Questions about the course
The new course is comparable to fourth semester (or the equivalent) college courses in Spanish.
There are no prerequisite courses, but typically students enter this course with three to five years of language instruction at the high school level.
Any motivated student should be given the chance to benefit from an AP course.
These resources will help:
- The AP Spanish Language and Culture Course and Exam Description (.pdf/2.07MB) defines the course. If you download only one thing this year, make this it.
- The four AP Spanish Language Course Planning and Pacing Guides give you several unit-by-unit approaches to teaching the course, and are a great source of activities, resources, and lessons.
- Developing a Unit of Instruction for the Redesigned Course, a webcast by master teacher Laura Zinke, explores strategies for teaching the course. Note: You will need to use a browser with the Adobe Flash plug-in installed and enabled.
- Professional development such as one-day workshops, specialty conferences, and weeklong AP Summer Institutes are great for novices and experts alike.
- These interactive online modules provide you with strategies, resources, and activities for teaching an effective AP world language and culture course.
- The AP Spanish Language Teacher Community gives you the opportunity to learn from colleagues and create a library of resources.
This course can be taught as a yearlong course or in a block schedule. If a course is completed at the end of the fall semester, students should review in the spring to ensure that they are prepared to do well on the exam.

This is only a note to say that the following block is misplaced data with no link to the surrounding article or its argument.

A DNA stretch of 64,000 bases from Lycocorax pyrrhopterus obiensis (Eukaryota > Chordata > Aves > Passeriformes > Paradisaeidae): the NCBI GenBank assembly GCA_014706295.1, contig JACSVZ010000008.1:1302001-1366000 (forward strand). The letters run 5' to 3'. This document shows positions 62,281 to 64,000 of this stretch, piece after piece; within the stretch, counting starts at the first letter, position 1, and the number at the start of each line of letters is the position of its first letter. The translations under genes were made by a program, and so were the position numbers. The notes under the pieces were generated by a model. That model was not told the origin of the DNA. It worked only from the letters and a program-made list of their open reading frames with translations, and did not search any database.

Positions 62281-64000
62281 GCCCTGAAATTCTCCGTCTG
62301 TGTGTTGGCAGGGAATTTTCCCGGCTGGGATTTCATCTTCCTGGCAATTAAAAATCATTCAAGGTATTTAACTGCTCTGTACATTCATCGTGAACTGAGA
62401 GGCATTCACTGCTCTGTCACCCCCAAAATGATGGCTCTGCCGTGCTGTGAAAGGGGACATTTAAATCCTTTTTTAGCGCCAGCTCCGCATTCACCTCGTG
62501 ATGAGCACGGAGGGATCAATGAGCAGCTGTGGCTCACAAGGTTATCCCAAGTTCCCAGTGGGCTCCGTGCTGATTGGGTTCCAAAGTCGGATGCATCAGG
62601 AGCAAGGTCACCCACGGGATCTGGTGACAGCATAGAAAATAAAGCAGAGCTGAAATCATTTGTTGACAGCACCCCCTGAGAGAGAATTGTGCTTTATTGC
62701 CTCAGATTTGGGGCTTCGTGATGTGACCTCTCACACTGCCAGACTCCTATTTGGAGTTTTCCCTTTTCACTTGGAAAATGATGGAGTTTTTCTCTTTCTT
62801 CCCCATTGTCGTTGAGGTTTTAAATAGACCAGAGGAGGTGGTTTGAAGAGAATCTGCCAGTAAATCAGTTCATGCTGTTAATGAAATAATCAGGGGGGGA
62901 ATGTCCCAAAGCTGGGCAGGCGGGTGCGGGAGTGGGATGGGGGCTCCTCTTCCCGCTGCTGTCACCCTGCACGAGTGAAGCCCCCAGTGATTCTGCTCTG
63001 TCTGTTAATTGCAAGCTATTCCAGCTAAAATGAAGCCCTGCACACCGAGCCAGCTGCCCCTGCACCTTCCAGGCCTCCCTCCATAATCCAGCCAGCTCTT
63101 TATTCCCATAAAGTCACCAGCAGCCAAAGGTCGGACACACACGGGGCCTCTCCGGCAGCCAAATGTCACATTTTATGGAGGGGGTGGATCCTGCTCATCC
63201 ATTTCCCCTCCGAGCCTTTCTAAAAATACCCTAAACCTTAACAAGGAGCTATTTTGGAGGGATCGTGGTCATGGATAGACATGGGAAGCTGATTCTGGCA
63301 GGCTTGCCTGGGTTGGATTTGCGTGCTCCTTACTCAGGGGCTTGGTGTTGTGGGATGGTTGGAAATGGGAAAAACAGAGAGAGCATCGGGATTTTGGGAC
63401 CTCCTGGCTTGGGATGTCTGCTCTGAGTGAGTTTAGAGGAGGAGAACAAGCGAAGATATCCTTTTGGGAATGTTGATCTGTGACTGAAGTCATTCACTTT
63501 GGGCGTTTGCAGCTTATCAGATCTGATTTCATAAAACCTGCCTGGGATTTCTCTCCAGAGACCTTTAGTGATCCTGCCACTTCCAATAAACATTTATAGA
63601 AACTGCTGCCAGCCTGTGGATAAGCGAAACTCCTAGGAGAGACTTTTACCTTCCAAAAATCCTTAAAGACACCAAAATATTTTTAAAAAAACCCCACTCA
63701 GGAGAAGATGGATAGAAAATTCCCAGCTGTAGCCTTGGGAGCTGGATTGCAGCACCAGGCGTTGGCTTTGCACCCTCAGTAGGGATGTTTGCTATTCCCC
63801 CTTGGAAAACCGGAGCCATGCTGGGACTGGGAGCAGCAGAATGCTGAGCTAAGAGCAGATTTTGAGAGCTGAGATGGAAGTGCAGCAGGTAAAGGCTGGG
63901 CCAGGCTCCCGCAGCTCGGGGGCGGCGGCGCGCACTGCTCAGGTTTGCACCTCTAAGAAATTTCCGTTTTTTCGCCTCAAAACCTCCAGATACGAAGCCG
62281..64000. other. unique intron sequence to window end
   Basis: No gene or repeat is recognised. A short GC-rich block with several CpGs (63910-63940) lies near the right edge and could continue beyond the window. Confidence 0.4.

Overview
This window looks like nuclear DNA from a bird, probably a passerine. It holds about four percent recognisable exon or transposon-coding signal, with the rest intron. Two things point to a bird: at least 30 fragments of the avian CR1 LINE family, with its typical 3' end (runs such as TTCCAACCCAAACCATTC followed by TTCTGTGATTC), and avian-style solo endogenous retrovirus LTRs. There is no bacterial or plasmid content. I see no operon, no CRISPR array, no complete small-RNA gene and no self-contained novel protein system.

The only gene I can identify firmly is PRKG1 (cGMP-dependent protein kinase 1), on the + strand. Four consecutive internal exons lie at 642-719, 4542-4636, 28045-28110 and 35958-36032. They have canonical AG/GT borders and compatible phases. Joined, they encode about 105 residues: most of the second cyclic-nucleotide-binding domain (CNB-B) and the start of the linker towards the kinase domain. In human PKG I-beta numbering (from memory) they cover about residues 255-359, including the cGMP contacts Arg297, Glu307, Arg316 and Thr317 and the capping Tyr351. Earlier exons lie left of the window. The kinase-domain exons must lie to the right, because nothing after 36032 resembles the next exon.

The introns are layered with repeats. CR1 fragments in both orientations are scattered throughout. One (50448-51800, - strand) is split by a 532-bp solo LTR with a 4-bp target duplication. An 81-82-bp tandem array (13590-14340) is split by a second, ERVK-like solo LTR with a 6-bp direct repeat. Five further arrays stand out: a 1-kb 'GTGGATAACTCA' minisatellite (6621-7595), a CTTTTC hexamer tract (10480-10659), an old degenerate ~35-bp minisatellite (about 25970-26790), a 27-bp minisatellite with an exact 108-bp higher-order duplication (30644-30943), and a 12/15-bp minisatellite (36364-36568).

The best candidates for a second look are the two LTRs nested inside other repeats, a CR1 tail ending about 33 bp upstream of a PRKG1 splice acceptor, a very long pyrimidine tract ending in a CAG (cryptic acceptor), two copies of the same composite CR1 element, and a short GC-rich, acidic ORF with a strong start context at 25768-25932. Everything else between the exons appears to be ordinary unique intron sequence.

Questions about the AP Course Audit
The AP Course Audit is a course authorization process that provides teachers and administrators with guidelines and requirements for offering AP courses. It also ensures that AP courses across high schools meet the same college-level criteria.
Yes. Every school wishing to offer an AP course must participate in the AP Course Audit.
The AP Course Audit requires the online submission of two documents: the AP Course Audit form and the teacher’s syllabus. The AP teacher and the school principal (or designated administrator) submit the Course Audit form, acknowledging the curricular and resource requirements. The syllabus, detailing how the AP course requirements will be met, is submitted by the AP teacher for review by college faculty.
The AP Course Audit website will give you the tools you’ll need to create and submit your syllabus for authorization, including information and guidelines, sample syllabi, and a tutorial.
Questions about the exam
These resources will help:
- A full practice exam is available by logging in to your AP Course Audit account.
- Free-response questions (FRQs) with student samples and scoring guidelines can be accessed from the course’s exam information page.
- Scroll down the “Scoring” column in the free-response questions table to find yearly Chief Reader Reports (former title: Student Performance Q&A) from the Chief Reader that describe how students performed on the FRQs, typical student errors, and specific concepts that challenged students the most that year.
The exam is given each year in early May. See the Exam Calendar for the most current exam dates.
The exam assesses cultural knowledge throughout—not in a separate “culture” section. Students are not asked isolated questions about cultural trivia; rather, they’ll use print and audio texts to show an understanding of cultural information.
That depends on the college—some require higher scores than others. Tell your students to use the AP Credit Policy Info tool to verify the credit/placement policies at the colleges they are considering.
Go to the AP Spanish Language and Culture Exam Information page for answers. You’ll find specifics about the exam format and more.